ENO's latest première matches a young theatre director with a reputation for cutting-edge drama to one of the earliest operas in the repertoire, in the less-than-conventionally-operatic surroundings of London's Young Vic. It's an improbable combination, and I wasn't at all sure what to expect.

I'm a great fan of Monteverdi's music: he has a command of vocal line second to none, and I love his ability to inject energy into a piece and follow it up at will with humour, languor or sadness. The performance didn't disappoint. The ENO put together a band of a dozen or so players, conducted from the harpsichord by Jonathan Cohen, who did a great job of keeping the music lively and interesting, with many delights of texture. Amongst several renaissance/baroque instruments (harpsichords, theorbos, flute à bec ,etc) was a real obscurity: the lirone, a low-register stringed instrument with a flat fretboard. The instrumentation worked wonderfully: the many continuo instruments produced great propulsive drive for the upbeat dance-like numbers, or a solid ground above which the more plaintive vocal lines could float.

The singing quality was mixed. There were many great moments - my personal pick as highlight was the duet between Tom Randle's Ulysses and Thomas Hobbs as his son Telemachus, along with the interplay between Nigel Robson's faithful retainer Eumeaus and Brian Galliford's wastrel Iro, as well as Iestyn Morris's singing of the prologue character of "Human Frailty." But diction was a constant problem. The ENO bravely decided to do without surtitles, but no-one seemed to have told the singers: I was trying quite hard, but I was losing anything up to half the dialogue. And some of the voices lacked the power to keep up with the high energy coming from the orchestra. But even if it was all less than perfect, Monteverdi's music and sense of drama still shone through; it was a rewarding evening's music.

From his introduction in the program, it is clear that director Benedict Andrews focused on the alienation of the circumstances (to borrow a term from Brecht): Penelope is in an impossible situation of being unable to get on with life but unable to mourn, Ulysses is broken by war and a stranger in his own country. Broadly, his modern-dress production was effective in putting this across, comic relief sequences worked well and the acting performances were solid. In particular, Tom Randle's powerful physique gave good credence to the violence of the war-hardened Ulysses. But there were plenty of oddities. The production centred around Penelope's "living space," a sort of uber-posh modern bedsit with glass sides, mounted on a turntable which revolved frequently. The majority of the foreground action happened on the stage in front of the rotating turntable; usually, there was some action happening within the apartment at the same time, which was relayed to a pair of giant screens occupying each side of the airspace above the stage.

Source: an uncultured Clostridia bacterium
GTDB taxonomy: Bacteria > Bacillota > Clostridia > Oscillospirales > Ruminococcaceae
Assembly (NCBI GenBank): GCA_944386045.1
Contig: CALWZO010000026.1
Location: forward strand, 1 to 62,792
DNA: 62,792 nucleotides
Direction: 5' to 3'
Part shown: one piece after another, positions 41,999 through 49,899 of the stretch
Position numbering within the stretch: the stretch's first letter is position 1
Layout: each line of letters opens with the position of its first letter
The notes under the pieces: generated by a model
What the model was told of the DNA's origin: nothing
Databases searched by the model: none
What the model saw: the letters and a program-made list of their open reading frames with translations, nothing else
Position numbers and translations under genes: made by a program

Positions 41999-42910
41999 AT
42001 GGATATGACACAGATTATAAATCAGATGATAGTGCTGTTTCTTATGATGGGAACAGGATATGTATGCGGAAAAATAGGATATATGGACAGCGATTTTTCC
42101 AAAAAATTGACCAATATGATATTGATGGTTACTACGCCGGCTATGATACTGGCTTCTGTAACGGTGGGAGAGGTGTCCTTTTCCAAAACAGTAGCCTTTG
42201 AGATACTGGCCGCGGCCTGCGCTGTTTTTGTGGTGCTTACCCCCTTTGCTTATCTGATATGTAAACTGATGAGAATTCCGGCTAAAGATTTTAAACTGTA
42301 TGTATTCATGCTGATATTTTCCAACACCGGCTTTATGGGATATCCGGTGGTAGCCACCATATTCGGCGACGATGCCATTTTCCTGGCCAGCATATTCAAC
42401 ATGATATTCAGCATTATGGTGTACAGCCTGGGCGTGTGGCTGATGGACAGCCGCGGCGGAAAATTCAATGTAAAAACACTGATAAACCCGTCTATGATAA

There were a lot of attempts to distract you from looking at the singers. The giant screens, when they weren't showing Iraq war footage, spent large tracts of time on a close up of Pamela Helen Stephen doing a GPE (Joan Sutherland's term for "general pained expression") to present Penelope's anguish. Alternatively, if Stephens was singing at the front of the stage, the screens showed Ruby Hughes as Minerva doing a GPE, or gesturing erotically or having sex with the suitors. I'd have been happy if someone had pulled the plug on the screens. Also, I utterly failed to understand several other details of the production. Why would Minerva, who is proverbially chaste and totally in control of events, be either pained or lascivious? Why were Penelope and Minerva dressed identically in slinky black outfits - was I missing some unexplained duality? Why did Minerva smear blood on her hands and face and, later in the second act, pour a bucket of white talc over herself? Why were food fights going on in the revolving apartment while important action was happening in the stage in front? I'm sure that Andrews had concepts behind all these things that I was intended to "get", and I felt uncomfortable that I wasn't getting them.

It took a lot of conscious effort to block out these distractions. For the most part, I succeeded, and hugely enjoyed Monteverdi's fabulous music and the overall power and feel of the drama.